In reality it may not often happen that a scullery maid marries the owner of a Rolls Royce. But doesn't every Rolls Royce owner dream that scullery maids dream of rising to his stature?
Siegfried Kracauer, "The Little Shopgirls Go to the Movies"
Class mobility is back in the news, kids, and it's up to me, as Hyde Park's foremost chronicler of the Après-New-Sincerity Movement to bring it down into bite-sized pieces everyone can understand, like a Spielberg movie. In fact, that's where I'll begin. Young Spielberg presented us with a trifle of a movie over the Christmas holiday, Catch Me If You Can, and most reviews commended it for being a nice, simple, movie about a young boy who does not want to grow up. In other words, it fit into the standard Spielberg-not-gunning-for-Oscar entertainment genre. Yet the reviews, maybe so happy to see Spielberg step away from moralizing, or happy to see Leonardo DiCaprio playing a "light" role failed to note the most important aspect of Catch Me If You Can: it does not have a happy ending.
Frank Abagnale Jr., having been caught by the FBI, gets offered a job in their check fraud department instead of rotting in jail. It seems like a good gig, especially compared to jail, but in the first short we see of Abagnale at his first day of work, we see him walk through a field sown by office desks in full bloom. In other words, at the end of the movie, Abagnale walks through one of the first shots of Wilder's The Apartment, a shot that helps establish what a schmoe Buddy Boy is. All the glamour of being a doctor, a lawyer, a pilot is gone. He's now no different than an insurance bean counter.
But that glamour is what makes Catch Me so interesting in terms of class. Several reviews I read pinned Abagnale's eagerness to form fake identities on an eagerness to escape divorce or to please his slightly corrupt father. Yet those reviews lazily overlook the fact that Abagnale's first self-motivated scam is pretending to be a substitute teacher in high school--before he catches his mother trampin', before his parents split up. Abagnale relishes being in a position of power. He likes making the jerk guy embarrass himself in class. He likes having women look up to him. And that response he gets as a substitute teacher informs his later moving up the social ladder. He becomes a pilot because in the '60s, being a pilot was still glamorous--and it's also easy to recognize a pilot, as he is always in uniform. These days, we have people like Patrick Smith to tell us that airline pilots are basically bus drivers with wings, but back then, peeps was impressionable.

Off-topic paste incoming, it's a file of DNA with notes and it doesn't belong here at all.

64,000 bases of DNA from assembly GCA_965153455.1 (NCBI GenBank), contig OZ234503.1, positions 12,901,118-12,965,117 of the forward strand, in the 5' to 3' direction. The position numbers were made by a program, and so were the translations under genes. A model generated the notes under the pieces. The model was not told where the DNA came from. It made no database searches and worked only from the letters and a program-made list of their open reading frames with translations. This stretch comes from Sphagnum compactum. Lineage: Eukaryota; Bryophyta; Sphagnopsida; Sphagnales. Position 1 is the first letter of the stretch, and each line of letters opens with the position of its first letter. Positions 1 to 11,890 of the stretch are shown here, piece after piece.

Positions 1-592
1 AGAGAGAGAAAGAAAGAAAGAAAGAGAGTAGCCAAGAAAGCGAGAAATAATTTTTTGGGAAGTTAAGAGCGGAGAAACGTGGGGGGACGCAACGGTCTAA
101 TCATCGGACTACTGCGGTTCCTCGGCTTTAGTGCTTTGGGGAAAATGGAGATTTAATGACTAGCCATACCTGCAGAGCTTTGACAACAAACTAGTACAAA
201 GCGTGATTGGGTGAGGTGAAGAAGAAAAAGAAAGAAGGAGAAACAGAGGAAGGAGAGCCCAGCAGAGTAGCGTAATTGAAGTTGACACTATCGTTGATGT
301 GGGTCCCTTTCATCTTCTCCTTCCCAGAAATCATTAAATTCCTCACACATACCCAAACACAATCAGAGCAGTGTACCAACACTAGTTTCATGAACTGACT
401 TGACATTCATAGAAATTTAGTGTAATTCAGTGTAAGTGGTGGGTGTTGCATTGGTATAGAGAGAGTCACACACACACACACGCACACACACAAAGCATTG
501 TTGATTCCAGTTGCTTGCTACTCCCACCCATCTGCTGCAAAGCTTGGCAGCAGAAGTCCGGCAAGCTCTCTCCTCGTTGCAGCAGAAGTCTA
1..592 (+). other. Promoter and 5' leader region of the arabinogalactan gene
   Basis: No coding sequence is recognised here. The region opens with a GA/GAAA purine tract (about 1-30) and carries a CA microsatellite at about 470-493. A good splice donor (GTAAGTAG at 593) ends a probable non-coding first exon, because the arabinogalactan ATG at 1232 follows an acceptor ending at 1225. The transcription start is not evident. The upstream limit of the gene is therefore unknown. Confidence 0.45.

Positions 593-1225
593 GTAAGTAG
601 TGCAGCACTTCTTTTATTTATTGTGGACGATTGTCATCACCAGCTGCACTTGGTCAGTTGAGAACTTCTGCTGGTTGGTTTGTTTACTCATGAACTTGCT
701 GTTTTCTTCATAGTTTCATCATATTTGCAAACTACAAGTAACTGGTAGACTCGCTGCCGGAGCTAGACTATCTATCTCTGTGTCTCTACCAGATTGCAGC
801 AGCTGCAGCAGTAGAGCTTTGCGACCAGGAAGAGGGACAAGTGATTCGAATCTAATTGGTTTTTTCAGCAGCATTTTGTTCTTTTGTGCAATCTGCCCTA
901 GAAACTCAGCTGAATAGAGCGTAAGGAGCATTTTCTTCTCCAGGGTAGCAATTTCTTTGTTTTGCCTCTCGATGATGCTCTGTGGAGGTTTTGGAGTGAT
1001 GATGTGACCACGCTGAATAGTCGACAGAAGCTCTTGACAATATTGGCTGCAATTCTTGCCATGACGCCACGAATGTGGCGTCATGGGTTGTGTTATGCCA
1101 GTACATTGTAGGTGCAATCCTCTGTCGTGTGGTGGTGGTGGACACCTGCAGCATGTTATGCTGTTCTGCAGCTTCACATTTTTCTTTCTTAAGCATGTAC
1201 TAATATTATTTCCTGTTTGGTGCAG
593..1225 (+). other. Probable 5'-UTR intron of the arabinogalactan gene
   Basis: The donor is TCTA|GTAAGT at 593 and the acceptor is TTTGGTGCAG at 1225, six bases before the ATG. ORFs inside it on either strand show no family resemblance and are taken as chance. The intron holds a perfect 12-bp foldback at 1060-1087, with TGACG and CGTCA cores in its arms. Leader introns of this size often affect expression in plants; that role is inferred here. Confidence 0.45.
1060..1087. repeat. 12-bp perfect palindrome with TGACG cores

Once the pilot mystique has run its course, Abagnale moves higher, into the real seats of American professional power (at least as indicated by Tocqueville): law and medicine. It's not quite as easy to tell who is a lawyer and who is a doctor, but Abagnale feasts upon the prejudices people have about lawyers and doctors. The Strong family welcomes him in as some sort of gift from above--just the right person to meet the otherworldly standards they have placed upon their poor daughter. And even though his eagerness to settle down with Nancy suggests that he simply wants a regular family life, he still turns his back on her to move on, with madness short on his tails. Why Frank loses it is a bit unclear to me, but I would suppose it's because he has seen the sham of American society. He's seen class structures, and he's wanted to transcend them. And like above, he's bought the Rolls Royce to try and fit the role, but he's ultimately unsuccessful. Class mobility can't buy him love--yet at the same time, without his attempt, he would not have felt what it was like to love. Abagnale both knowledgably uses Kracauer's "secret mechanisms of society," and, at the same time, can't make them work perfectly for him.